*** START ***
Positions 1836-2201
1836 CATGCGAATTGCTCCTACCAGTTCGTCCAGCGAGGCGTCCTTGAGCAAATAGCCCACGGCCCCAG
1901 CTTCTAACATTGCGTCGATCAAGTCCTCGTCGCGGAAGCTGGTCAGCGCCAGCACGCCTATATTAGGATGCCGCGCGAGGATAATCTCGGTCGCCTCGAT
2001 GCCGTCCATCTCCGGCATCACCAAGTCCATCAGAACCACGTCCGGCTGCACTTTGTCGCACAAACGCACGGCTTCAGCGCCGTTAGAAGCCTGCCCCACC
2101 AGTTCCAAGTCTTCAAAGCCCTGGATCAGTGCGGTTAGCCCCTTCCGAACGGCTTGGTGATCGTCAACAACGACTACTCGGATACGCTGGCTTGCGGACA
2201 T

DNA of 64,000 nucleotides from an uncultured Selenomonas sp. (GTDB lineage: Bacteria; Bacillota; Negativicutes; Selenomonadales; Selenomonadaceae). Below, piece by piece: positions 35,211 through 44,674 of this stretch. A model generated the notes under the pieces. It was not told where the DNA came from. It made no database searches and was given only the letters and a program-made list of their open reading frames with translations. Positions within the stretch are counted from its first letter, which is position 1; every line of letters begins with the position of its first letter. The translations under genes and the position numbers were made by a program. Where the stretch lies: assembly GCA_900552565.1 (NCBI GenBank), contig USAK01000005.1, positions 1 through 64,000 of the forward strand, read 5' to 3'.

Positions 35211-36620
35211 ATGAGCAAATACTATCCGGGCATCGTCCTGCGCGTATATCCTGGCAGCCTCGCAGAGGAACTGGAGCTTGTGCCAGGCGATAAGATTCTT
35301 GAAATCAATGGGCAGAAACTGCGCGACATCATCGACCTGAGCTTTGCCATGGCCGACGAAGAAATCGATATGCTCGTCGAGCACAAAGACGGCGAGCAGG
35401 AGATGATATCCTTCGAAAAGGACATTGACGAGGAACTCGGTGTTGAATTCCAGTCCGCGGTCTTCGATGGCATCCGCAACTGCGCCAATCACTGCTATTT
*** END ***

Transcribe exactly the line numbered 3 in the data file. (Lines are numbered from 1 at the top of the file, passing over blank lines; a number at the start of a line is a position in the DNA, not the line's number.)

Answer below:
1901 CTTCTAACATTGCGTCGATCAAGTCCTCGTCGCGGAAGCTGGTCAGCGCCAGCACGCCTATATTAGGATGCCGCGCGAGGATAATCTCGGTCGCCTCGAT